Talking with others, such as colleagues and friends, can also help with writer’s block, says Aleida Rueda, a freelance science journalist in Mexico. For Rueda, overcoming a block is a social process, and it helps that most of her friends are also journalists. “Inspiration often strikes me with the exchange of ideas,” she says. “It is almost never a solitary process.” Social settings help Rueda find new ideas, too. When promising story leads come up, Rueda scribbles the central ideas on a napkin or types them into her phone.
But even if you don’t have journalist friends, talking through your story with others provides a sense of distance and exposes your ideas to scrutiny beyond your own. This process may help you clarify key points you want to get across and, thus, jumpstart your writing. Natalie Wolchover, a senior editor and writer at Quanta Magazine, says she often bounces ideas off her wife, who is an art historian, to detect which threads in her stories are exciting and worth pursuing and which ones are unclear. “Those kinds of private conversations can sometimes help when you’re really in the weeds with a piece,” she says.
Giving unwritten stories an audience can be especially helpful for writers who aren’t used to outlines or feel too caged by them. Author Álvaro Chaos, a self-declared disorganized writer, likes to tinker with ideas alongside his biology students at the National Autonomous University of Mexico. Once his ideas have been tested in the company of others, Chaos says he feels more prepared to start writing.
Try Something New
Some writers find that refreshing the writing process in some way can help them get going again. Try switching to a different writing device or platform, for example. When Wolchover feels stuck, she starts writing on her phone instead of her computer. “The change of how the text looks can, weirdly, make a big difference,” she says. Similarly, when I find it difficult to start writing, I switch from Microsoft Word to iA Writer, a paid writing app, which is quite minimalistic. The lack of complicated menus and formatting options lowers my anxiety and helps me focus on what I’m writing rather than how it looks.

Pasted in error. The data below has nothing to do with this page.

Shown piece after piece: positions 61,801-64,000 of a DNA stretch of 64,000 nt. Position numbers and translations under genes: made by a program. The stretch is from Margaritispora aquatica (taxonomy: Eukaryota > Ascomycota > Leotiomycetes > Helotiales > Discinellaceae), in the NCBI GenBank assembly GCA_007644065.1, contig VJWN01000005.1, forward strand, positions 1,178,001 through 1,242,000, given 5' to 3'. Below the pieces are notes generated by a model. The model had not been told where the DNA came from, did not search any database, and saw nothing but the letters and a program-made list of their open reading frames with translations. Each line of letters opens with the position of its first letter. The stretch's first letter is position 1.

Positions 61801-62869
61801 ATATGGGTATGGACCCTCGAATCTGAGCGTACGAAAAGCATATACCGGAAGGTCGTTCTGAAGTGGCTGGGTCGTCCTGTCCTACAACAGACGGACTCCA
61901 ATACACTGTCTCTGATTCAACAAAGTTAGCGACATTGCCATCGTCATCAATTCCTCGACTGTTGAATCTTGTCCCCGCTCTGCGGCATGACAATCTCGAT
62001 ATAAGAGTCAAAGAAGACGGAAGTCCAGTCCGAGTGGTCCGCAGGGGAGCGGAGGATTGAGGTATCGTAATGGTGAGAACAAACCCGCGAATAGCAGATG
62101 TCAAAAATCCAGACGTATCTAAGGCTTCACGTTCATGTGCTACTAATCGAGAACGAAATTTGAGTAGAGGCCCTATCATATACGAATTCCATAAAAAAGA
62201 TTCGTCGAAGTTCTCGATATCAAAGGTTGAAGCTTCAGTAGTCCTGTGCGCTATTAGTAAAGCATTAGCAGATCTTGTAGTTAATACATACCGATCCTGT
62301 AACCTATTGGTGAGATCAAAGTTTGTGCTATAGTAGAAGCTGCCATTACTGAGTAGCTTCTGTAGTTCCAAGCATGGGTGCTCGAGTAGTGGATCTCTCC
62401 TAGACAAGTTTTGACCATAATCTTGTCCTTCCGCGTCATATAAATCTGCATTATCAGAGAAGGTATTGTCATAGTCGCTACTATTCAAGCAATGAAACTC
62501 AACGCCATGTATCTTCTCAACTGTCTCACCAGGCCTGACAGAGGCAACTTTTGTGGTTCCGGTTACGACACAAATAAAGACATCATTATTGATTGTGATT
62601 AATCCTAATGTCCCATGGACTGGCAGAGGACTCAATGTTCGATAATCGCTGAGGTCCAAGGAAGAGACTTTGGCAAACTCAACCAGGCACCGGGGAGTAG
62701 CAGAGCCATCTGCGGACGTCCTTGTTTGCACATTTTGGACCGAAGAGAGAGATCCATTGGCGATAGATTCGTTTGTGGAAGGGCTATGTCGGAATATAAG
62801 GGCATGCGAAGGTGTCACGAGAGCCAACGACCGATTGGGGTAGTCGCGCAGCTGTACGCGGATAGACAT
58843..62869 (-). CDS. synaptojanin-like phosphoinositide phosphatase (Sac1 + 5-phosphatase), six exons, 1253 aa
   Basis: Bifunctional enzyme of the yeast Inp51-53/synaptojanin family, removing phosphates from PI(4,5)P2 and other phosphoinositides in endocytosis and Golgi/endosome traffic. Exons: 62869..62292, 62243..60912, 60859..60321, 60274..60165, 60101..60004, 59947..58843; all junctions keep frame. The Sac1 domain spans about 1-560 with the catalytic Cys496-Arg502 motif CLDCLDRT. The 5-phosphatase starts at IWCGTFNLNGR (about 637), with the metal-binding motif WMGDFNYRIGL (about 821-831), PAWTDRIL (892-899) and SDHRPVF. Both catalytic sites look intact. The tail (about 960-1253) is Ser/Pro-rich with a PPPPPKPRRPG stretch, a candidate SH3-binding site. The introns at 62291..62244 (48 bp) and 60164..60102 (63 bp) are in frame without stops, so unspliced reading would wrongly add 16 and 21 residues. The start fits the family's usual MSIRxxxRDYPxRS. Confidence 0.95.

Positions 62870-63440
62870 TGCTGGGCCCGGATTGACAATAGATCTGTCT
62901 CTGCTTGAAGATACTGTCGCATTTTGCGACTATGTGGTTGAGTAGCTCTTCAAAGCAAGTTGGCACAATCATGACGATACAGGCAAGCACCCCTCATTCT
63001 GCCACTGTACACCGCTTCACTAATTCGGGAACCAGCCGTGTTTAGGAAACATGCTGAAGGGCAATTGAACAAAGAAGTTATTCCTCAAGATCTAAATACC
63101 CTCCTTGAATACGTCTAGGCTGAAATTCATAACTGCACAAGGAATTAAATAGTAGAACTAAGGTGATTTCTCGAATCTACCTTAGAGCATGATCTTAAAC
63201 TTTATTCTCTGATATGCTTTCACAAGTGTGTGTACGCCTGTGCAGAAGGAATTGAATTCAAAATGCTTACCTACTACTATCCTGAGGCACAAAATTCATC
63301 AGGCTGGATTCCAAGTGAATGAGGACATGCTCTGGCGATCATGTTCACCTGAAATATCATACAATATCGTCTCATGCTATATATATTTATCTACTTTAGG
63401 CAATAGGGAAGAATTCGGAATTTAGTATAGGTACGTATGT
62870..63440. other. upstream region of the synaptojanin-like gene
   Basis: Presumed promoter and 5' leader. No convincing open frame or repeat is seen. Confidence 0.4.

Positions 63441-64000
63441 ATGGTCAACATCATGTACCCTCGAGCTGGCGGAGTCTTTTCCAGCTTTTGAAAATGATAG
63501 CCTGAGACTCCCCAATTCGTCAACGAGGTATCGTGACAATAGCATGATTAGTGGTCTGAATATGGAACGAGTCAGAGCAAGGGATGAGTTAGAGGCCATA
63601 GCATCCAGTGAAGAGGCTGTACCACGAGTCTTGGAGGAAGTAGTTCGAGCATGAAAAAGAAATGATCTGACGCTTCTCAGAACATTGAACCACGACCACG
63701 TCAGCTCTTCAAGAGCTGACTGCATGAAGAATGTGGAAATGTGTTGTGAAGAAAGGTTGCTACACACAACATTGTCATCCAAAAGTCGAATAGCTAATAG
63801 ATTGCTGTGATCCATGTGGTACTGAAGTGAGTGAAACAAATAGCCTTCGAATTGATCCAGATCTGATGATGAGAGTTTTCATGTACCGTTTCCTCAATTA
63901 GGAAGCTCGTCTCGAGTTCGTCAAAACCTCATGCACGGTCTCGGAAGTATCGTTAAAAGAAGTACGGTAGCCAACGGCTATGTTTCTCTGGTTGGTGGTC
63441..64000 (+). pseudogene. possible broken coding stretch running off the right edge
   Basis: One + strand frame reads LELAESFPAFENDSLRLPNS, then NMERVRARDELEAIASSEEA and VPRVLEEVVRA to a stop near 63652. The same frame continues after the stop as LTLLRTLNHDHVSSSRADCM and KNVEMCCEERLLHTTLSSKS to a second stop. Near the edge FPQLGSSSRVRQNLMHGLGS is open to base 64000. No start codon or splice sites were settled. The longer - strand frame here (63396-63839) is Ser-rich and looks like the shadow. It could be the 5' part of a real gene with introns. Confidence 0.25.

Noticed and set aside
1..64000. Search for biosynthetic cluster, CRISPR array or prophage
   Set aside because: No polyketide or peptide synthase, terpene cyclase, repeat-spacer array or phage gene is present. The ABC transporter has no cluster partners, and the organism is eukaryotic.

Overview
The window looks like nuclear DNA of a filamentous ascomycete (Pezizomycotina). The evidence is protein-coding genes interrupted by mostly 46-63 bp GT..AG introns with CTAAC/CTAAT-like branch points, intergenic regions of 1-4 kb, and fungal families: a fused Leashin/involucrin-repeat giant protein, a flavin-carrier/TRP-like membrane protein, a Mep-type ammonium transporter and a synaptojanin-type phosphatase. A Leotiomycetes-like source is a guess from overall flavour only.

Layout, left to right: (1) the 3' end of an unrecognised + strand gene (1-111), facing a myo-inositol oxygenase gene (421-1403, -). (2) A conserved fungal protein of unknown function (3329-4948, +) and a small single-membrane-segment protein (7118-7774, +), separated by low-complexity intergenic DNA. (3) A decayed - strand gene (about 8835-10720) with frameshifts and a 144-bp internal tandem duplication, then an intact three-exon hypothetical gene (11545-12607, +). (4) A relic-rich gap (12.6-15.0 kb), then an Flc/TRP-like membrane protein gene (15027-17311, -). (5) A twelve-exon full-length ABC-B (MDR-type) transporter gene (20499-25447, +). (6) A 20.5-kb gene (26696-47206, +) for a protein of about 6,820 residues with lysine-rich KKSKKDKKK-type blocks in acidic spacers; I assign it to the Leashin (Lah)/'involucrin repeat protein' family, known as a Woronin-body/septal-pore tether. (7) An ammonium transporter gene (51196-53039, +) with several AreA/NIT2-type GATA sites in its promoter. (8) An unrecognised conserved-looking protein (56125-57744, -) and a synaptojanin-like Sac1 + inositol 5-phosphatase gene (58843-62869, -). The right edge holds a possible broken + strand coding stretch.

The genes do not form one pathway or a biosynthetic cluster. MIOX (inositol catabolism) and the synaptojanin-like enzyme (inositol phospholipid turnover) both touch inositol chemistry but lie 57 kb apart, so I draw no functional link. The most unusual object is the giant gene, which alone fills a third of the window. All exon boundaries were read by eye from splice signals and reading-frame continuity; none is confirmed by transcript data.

Taking breaks can reset your mind and body, as well as boost your confidence in your skills as a writer.
Switching to a different type of work, such as an easier story or administrative tasks, may also be enough to boost you out of a block. This may be especially helpful for journalists whose work incorporates different forms of media. When Rueda hits a wall on a writing assignment, she turns to her video projects. For her, writing video scripts is easier because the main task is piecing together expert comments (which, of course, comes with its own challenges). “When I’m in front of the computer and nothing is working,” she says, this strategy gives her “renewed encouragement” and an overall sense of progress.
When the blank page stubbornly persists, perhaps it’s time to step away altogether for a short time. Taking breaks can reset your mind and body, as well as boost your confidence in your skills as a writer. The simple act of going for a walk, for example, can help writers find solutions to writing problems. Finding new surroundings, even if all you do is move to a different room, may help you generate new ideas. “Changing locations gives me a break, not only by changing my physical place, but also my creative mindset,” Rueda says.
Try experimenting with different types of breaks to see what works best—what helps one writer may not necessarily be useful to someone else. When the pandemic forced Johnson to move from working in the newsroom to his home, for example, he found new ways to take breaks. He’s gotten into birdwatching, which he can do from his kitchen window. “I find it very calming,” he says.
When writer’s block strikes, it helps to remember that there’s nothing wrong with you. Everyone encounters this at least once, if not many times, in their career. You have editors and colleagues to lean on. You can revisit your notes and your sources until something sparks an idea. And writing itself can often help you find your way out. “Only by sitting down and writing can you reject some ideas, accept some, and build some of them into something useful to you,” Cayley says. Trust yourself, keep writing, and eventually something good will come tumbling out.
Pedro Márquez-Zacarías is a Purépecha biologist, currently working as an Omidyar Postdoctoral Fellow at the Santa Fe Institute. Pedro holds a doctorate in quantitative biosciences from the Georgia Institute of Technology, where he studied the evolution of life cycles and biological complexity. He is a TON early-career fellow sponsored by the Burroughs Wellcome Fund, and a bilingual science communicator interested in written and audiovisual media, in Spanish and English. Pedro dabbles in guitar and soccer, and he enjoys Purépecha food and tacos. You can find him on Twitter @PedroM_Z.